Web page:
Mobile is Today’s Lean Forward/Sit Back Debate
Posted by Bob Warfield on November 17, 2008
Remember Lean Forward versus Sit Back? A friend of mine was active in two different home entertainment startups and taught me the concept. When you’re at a PC, you’re “leaning forward”. When you’re watching the TV, you’re “sitting back”. So the Interactive TV world of the day (don’t hear much from them lately) wanted everyone to “sit back”.
Nothing wrong with either one, but you have to be careful predicting one is the universal truth and not the other, because they represent completely different modes of interaction rather than competing modes. Yes, there is overlap, but it’s not that large.
This morning I was reading Tim O’Reilly on Mobile devices and was struck by the same feeling. He tells a fine anecdote about what mobile can do, but then concludes with the following:
I think about the web as experienced on a PC, and then about mobile as an add on. The tipping point has come; that notion has to flip: if we’re trying to get ahead of the curve, we need to think first about the phone, and then think about the PC browser experience as the add-on.
There’s that unfortunate and very Western desire that all things must compete with only one winner. Why does this thinking constantly rear its ugly head? Why must there be a tipping point that favors only one? Tim doesn’t really say. At best I can speculate it is a tipping point in terms of where we must turn for hype and buzz value, but I don’t see any tipping point from a user experience standpoint.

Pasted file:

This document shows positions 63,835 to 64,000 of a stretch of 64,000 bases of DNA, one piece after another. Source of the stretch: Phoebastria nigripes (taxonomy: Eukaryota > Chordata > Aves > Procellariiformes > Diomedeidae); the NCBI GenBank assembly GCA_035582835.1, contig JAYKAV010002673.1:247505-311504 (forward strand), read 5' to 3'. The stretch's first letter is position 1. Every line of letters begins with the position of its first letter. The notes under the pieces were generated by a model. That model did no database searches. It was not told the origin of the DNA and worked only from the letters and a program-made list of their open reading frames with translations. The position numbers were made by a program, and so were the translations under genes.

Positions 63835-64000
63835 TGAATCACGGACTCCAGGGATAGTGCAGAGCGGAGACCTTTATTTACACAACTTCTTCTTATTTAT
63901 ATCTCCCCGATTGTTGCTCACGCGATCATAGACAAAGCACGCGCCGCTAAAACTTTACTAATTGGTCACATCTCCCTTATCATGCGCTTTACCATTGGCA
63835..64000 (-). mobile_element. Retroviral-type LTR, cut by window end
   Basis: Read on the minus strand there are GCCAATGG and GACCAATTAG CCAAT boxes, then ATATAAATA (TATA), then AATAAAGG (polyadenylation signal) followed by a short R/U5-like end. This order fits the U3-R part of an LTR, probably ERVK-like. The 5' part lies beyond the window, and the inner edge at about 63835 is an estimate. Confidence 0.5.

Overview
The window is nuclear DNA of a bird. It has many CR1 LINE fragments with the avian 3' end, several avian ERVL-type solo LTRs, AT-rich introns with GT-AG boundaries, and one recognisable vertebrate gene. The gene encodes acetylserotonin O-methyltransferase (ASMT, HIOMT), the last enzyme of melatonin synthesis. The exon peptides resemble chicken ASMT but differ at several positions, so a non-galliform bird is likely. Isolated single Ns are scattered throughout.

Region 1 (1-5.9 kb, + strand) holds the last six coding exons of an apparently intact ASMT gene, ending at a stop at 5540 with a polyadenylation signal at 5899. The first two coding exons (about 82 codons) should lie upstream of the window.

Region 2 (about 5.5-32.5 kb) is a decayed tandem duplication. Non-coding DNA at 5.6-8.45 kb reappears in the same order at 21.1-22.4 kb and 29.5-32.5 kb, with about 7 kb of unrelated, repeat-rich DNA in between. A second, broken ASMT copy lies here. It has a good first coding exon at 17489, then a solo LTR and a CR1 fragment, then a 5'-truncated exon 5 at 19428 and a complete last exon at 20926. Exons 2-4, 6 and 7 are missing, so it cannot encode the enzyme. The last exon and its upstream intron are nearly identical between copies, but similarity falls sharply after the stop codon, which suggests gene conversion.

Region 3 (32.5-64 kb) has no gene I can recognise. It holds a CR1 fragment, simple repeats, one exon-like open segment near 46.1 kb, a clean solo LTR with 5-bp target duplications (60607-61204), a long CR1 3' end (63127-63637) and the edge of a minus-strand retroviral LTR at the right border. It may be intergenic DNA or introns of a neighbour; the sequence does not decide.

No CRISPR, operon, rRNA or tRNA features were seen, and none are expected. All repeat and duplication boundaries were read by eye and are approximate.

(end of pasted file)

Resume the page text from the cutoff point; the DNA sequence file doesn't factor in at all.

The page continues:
I love my iPhone for the web experience it can provide, but I also love the 30″ monitor and dual CPU four core PC that I’m composing this blog post on. Would I rather write the post on the iPhone? No, certainly not. But that’s not really my point. The real issue is I would never even stop to think about which one to choose. For most activities, the choice is obvious.
Getting back to the anecdote that prompted Tim’s remark, it involved dinner table conversation and the inability to answer a question. No PC was available, but the fellow who had to say, “I don’t know”, had forgotten was his 4 year old daughter reminded him: he could get the answer from his phone.
Being able to answer a question at dinner is hardly a reason to think it is the time to flip. Embrace both platforms. It is definitely a reason to ask yourself how your users can benefit from your application while they are away from their PC’s.
At Helpstream, we face this issue in a couple of ways. As a customer service application, someone could have one of those questions while away from the PC, and they’d want to be able to answer it. Even more importantly, some of our customers are selling mobile device software and want their users to be able to get answers from their phones. We’ve taken the approach of making sure both the web browser client and email can be used for these interactions. Some phones are better at one versus another.